Decreased Risk for Violence in Patients Admitted to Forensic Care, Measured With the HCR-20

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Abstract

Aim:

The aim of this study was to explore if patients admitted to forensic psychiatric care decreased their assessed risk for violence over time, to identify patients who decreased their assessed risk for violence exceptionally well (30% or more) on the clinical (C) and risk management (R) scales in the (HCR-20), and to compare them in terms of demographic data.

Methods:

The HCR-20 risk assessment instrument was used to assess the risk for violence in 267 patients admitted to a Swedish forensic psychiatric clinic between 1997 and 2010. Their assessments at admission were compared with a second, and most recent, risk assessment.

Results:

The risk for violence decreased over time. Demographic criteria had no impact on differences on decreased risk. Only two factors, namely gender and psychopathy showed a difference. Risk factors associated with stress and lack of personal support were the items that turned out to be the most difficult to reduce.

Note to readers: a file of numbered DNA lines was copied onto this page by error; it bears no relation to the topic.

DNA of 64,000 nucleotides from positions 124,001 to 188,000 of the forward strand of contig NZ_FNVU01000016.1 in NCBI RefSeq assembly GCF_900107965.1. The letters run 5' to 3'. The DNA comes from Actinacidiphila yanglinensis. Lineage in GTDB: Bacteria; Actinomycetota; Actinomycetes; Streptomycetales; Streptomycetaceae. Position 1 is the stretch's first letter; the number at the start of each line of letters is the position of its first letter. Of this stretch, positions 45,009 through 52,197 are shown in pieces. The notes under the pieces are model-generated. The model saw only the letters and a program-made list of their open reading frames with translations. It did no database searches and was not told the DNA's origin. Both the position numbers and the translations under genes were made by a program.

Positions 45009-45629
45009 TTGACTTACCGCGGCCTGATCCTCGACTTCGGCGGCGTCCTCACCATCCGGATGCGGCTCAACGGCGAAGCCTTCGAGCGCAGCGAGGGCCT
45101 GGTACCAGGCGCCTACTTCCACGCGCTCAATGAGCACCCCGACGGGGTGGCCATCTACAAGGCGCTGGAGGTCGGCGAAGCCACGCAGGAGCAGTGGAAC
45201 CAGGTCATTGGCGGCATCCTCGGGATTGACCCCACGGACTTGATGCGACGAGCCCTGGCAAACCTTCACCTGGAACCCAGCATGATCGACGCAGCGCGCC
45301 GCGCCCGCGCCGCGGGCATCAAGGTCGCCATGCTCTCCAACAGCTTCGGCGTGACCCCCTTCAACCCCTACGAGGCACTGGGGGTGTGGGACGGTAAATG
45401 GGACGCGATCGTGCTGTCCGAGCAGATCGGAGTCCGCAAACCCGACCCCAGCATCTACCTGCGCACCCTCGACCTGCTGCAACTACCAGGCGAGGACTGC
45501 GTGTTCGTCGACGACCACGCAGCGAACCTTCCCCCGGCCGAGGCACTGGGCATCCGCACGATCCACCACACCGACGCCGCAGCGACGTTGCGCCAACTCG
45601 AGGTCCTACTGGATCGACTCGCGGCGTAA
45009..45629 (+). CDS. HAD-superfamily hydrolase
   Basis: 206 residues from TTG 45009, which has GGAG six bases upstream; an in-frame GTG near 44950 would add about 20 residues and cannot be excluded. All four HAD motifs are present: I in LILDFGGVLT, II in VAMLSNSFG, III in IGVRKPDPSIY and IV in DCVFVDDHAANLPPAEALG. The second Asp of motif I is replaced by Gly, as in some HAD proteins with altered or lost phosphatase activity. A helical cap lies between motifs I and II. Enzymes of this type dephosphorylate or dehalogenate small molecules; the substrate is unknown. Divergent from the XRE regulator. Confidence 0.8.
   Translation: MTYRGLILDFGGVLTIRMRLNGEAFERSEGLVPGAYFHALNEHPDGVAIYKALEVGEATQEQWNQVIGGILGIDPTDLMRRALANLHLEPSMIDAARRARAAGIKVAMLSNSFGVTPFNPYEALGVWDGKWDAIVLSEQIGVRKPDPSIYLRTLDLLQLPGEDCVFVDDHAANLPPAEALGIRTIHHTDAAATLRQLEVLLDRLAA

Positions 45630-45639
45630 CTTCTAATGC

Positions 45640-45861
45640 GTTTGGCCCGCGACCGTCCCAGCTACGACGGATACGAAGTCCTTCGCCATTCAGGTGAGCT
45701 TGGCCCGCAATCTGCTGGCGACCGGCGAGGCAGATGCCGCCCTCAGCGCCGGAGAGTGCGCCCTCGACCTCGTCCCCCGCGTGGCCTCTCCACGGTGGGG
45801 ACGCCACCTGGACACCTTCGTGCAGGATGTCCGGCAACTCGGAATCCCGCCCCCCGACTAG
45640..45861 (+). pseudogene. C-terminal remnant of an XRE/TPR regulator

Conclusion:

The results show that risk prevention in forensic care does work and it is important to continue to work with risk management. The study highlights the importance of a careful analysis of the patient's risk for violence in order to work with the patient's specific risk factors to reduce the risk.

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